Do you have to have some type of justified reason to get a restraining order? Or can you issue without reason, on whim, or for fun?

  • Although such orders must be honoured by all other states, I suspect the issuance procedure varies from state to state. Can you specify which state you're asking about?
    – Flup
    Commented Jul 3, 2015 at 14:27
  • @Flup Hmmm... how bout all of them? Cool to know that issuance in any state must be respected by all other states. Thanks.
    – hellyale
    Commented Jul 3, 2015 at 17:15

2 Answers 2


An individual does not have authority to "issue" a restraining order. In the U.S. only judges can issue such orders. The guidelines and policies for obtaining a restraining order vary by jurisdiction, although in the end a judge can issue any order he wants. So in theory you might be able to find a judge who will issue an order for any or no reason. In practice I'd be surprised if many judges would abuse their office to gratuitously harass people in this fashion, though there are probably a few amusing/disturbing examples out there to the contrary.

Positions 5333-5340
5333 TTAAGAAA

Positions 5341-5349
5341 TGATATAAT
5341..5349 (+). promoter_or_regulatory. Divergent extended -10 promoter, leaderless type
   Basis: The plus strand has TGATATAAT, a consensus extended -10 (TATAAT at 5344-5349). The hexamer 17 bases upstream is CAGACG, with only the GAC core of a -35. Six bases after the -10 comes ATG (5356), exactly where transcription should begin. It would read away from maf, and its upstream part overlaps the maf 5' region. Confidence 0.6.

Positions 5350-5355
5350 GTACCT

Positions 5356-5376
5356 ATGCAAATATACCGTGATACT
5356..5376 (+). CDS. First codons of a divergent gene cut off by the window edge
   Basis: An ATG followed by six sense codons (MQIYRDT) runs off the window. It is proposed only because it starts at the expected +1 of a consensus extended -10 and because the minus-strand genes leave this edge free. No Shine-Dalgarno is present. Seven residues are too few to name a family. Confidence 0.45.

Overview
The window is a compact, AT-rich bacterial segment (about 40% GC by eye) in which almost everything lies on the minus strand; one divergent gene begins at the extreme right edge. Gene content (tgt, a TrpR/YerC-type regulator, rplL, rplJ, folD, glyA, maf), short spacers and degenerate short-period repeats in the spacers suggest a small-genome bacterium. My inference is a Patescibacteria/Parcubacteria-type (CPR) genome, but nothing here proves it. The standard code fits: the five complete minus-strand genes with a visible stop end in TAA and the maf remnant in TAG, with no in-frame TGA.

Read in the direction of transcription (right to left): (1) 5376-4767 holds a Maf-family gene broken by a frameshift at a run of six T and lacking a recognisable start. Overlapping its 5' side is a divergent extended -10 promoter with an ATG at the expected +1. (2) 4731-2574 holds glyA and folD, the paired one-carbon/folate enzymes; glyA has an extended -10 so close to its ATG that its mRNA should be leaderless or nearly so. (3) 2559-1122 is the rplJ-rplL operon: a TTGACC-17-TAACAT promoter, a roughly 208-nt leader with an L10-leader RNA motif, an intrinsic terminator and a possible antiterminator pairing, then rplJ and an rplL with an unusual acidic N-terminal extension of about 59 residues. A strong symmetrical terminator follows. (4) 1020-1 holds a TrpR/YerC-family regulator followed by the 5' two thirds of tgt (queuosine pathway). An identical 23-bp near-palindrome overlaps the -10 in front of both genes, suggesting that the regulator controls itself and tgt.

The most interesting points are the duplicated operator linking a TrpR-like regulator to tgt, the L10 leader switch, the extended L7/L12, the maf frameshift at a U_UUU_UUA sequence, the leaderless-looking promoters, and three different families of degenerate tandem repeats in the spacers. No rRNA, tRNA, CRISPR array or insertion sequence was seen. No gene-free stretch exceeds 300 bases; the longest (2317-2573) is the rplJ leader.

There are different "flavors" of restraining orders. The most obvious one involves the threat...or reasonable fear thereof...of physical harm. i.e. a domestic abuse case. This type of restraining order is often granted "ex parte" by a judge, solely on the basis of the would-be-victim's uncorroborated testimony. The court wishes to err, if it must err, in the direction of least harm.

Another "flavor" of restraining order is economic: You think another person or party is infringing on your trademark, on your trade secret, on your intellectual property, etc. The temporary remedy is to obtain a restraining order to prevent imminent or ongoing damage, while the machinations of the court process play out. This one has far more grey area and is very unlikely to be granted without some kind of evidentiary hearing that allows both sides to present their case, and the judge will want to receive some analysis of the costs to BOTH parties of granting or denying the injunction.

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